This Day In Lakers History: Kobe Bryant Named 2002 NBA All-Star Game...

This Day In Lakers History: Kobe Bryant Named 2002 NBA All-Star Game MVP

Kobe Bryant, Los Angeles Lakers

When Los Angeles Lakers guard Kobe Bryant was named to the 2002 NBA All-Star Game, it marked his third consecutive selection. This one in particular, though, had special meaning for Bryant, as the game would take place in his hometown of Philadelphia, Pa.

Before his rise to superstardom with the Lakers, Bryant starred at nearby Lower Merion High School, where he garnered national attention for his play as a teenager. On Feb. 10, 2002, the five-time NBA champion would once again have the opportunity to showcase his talents in the City of Brotherly Love.

Starting for the Western Conference alongside Bryant were San Antonio Spurs big man Tim Duncan, Minnesota Twins forward Kevin Garnett, the Sacramento Kings’ Chris Webber and Houston Rockets’ Steve Francis.

Rounding out the team off the bench featured the likes of Dirk Nowitzki, Steve Nash, Gary Payton, Elton Brand, Peja Stojakovic and Wally Szczerbiak.

The Eastern Conference countered with a starting lineup that consisted of hometown 76ers point guard Allen Iverson and center Dikembe Mutombo, Michael Jordan, Jason Kidd and Antoine Walker.

Complementing the team as reserves were Ray Allen, Tracy McGrady, Paul Pierce, Shareef Abdur-Rahim, Jermaine O’Neal, Alonzo Mourning and Baron Davis.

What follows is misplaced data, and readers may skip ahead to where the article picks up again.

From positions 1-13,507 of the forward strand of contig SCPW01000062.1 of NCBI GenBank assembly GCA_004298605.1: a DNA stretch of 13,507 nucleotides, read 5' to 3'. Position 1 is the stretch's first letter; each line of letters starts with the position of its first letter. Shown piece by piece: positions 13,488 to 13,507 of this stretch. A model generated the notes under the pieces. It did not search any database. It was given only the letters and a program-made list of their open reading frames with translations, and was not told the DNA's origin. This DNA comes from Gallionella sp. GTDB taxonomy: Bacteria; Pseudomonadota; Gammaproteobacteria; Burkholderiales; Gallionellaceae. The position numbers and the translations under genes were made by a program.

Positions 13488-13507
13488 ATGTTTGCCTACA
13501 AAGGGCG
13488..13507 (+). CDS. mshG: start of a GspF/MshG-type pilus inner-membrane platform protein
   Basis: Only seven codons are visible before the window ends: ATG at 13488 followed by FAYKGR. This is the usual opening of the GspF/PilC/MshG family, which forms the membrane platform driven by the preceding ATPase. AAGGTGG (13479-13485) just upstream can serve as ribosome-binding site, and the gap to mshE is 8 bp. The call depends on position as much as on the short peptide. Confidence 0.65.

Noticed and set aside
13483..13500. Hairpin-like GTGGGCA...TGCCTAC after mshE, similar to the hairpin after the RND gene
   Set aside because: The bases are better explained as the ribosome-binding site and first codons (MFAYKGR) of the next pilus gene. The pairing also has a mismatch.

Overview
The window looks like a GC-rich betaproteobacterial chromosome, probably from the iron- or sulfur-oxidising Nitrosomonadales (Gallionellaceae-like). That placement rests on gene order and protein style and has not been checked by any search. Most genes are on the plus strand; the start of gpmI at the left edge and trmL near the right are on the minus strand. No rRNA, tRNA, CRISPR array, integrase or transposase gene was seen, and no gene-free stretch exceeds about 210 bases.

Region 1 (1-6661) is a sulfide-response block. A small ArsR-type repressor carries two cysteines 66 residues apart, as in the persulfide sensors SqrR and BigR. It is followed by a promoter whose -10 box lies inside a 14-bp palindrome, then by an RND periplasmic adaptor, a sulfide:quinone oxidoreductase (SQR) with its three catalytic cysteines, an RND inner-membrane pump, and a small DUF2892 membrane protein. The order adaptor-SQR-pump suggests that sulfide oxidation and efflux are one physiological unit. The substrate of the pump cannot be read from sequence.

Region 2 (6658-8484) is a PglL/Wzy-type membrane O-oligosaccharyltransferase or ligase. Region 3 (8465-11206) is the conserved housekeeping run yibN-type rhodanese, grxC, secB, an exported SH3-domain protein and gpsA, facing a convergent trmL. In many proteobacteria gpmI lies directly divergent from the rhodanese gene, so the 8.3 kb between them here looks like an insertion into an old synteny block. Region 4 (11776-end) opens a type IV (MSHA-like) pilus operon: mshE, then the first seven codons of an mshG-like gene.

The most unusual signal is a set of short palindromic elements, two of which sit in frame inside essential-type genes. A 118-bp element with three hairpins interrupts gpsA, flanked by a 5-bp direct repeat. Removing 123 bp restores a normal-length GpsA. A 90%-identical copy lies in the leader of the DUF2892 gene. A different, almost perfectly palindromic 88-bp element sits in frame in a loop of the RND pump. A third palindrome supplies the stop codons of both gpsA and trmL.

Bryant went on to score a game-high 31 points, adding five rebounds and five assists over 30 minutes of action. He shot 12-of-25 from the field, including four 3-pointers, and additionally sunk all seven of his free throws.

That effort earned Bryant MVP honors, as the Western Conference went on to win by a final score of 135-120. What’s more, Bryant became the first player to score at least 30 points in an All-Star Game since Michael Jordan achieved the feat in 1993.

One downside for Bryant was the showering of boos he received throughout the contest, as a result of 76ers fans still expressing disappointment over the Lakers’ 2001 NBA Championship victory.

The future Hall-of-Famer admitted afterwards that the boos upset him, but he ultimately used them as motivation to put on a show for his family, friends and fans in attendance.